We also see aviation in the headlines in January of 1930. Some of news stories related to a tragedy that rocked North Dakota.
Hatton, North Dakota native Carl Ben Eielson made his name flying planes in the worst conditions possible for aviation. After learning to fly in the World War I army, the war ended before he was deployed overseas, Eielson became known for flying at both poles of the earth.
By the mid 1920s he was established as a flyer in Alaska but air travel in the far northern winter was treacherous. In 1925, when diphtheria struck the community of Nome, dog sleds were used to carry the serum rather than planes. It was thought the planes were too prone to crashing and destroying the precious serum. The dog sled run is commemorated by the modern day Iditarod Dog Sled race.
In November, 1929 Eielson was asked to rescue some people trapped on an ice bound freighter. The Nanuk was actually in Russian water but Eielson and his staff of Alaskan Airways were the best equipped for the rescue. Over a few days they managed to airlift all the crew off the Nanuk but Eielson went back to bring a load of valuable furs from the ship.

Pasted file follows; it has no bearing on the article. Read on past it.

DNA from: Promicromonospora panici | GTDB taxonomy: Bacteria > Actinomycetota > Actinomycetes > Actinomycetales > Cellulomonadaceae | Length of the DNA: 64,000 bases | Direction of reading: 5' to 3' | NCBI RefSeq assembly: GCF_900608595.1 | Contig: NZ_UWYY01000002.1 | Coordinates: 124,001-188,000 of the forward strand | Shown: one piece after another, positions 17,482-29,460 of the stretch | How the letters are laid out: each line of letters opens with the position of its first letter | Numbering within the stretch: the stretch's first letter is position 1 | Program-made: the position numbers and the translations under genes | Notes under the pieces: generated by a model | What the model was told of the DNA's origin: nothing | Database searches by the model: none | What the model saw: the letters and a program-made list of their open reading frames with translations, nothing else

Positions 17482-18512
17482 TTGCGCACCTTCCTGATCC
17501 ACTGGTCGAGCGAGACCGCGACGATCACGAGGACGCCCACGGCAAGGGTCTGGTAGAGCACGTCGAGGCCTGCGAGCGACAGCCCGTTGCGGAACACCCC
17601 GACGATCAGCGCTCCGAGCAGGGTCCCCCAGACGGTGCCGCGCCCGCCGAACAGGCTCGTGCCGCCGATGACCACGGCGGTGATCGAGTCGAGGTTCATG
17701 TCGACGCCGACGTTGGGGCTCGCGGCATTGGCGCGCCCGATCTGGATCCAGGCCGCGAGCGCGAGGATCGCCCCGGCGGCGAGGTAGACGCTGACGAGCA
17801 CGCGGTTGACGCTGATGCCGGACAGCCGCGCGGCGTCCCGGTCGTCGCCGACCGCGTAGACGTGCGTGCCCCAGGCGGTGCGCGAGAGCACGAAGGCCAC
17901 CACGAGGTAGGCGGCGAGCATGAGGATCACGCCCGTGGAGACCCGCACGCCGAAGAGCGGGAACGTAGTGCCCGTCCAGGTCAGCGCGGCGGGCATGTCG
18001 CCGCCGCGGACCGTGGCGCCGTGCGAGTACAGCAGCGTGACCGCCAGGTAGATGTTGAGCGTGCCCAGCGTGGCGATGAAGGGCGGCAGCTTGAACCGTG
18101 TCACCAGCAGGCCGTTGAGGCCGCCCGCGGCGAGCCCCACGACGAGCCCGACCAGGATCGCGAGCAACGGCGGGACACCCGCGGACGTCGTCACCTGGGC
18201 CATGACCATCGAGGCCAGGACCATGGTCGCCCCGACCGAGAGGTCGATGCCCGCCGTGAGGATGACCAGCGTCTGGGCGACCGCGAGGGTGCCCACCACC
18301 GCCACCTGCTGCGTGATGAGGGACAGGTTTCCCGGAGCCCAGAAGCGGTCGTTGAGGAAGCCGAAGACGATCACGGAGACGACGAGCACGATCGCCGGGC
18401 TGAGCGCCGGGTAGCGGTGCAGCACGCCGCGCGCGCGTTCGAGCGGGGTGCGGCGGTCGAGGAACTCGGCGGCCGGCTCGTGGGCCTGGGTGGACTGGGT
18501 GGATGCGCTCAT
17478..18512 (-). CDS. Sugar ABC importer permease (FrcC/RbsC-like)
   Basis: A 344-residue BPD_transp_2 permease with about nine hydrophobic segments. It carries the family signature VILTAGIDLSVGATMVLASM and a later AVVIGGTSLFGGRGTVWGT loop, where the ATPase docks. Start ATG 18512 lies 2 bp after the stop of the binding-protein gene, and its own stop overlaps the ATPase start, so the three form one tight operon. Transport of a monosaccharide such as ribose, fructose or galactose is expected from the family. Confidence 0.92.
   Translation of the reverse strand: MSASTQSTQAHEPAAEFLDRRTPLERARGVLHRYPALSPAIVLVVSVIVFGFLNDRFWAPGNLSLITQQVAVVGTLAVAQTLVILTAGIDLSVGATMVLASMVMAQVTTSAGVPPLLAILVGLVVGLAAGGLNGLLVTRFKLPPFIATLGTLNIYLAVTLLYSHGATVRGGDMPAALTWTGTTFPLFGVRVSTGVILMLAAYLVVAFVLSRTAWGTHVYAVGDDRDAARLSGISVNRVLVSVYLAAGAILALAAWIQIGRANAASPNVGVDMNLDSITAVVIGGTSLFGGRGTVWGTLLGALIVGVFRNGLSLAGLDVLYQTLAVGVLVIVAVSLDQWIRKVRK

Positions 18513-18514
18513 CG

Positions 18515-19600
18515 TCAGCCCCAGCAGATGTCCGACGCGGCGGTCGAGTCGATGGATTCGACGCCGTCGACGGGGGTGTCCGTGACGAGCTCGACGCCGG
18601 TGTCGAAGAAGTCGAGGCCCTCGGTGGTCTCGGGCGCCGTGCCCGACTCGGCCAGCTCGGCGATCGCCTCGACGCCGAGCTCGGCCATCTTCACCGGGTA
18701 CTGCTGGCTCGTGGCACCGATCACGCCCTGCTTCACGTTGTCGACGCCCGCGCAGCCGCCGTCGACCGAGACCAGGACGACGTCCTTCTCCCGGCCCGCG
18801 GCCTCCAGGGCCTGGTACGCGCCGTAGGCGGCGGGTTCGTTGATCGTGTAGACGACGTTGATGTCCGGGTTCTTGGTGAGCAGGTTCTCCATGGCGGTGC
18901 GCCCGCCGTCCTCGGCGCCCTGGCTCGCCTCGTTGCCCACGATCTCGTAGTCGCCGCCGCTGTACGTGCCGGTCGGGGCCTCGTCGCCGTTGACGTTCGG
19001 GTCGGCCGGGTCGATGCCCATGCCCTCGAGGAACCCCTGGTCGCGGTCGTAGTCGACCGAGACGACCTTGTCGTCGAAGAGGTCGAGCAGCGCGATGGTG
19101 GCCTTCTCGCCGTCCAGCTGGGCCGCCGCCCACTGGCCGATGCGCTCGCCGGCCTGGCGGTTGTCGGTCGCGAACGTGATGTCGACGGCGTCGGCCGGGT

It was a trip from which he never returned. The crash occurred on Nov. 9, 1929. The search of the Arctic Ocean ice lasted months and made headlines all around North Dakota.
The early January, 1930 edition of the Jamestown Sun held out hope Eielson was still alive despite being missing for two months.
And they reported the army was sending closed cockpit airplanes to Alaska for the search. The open cockpit planes, think Snoopy in goggles and a scarf, made a search in cold weather difficult.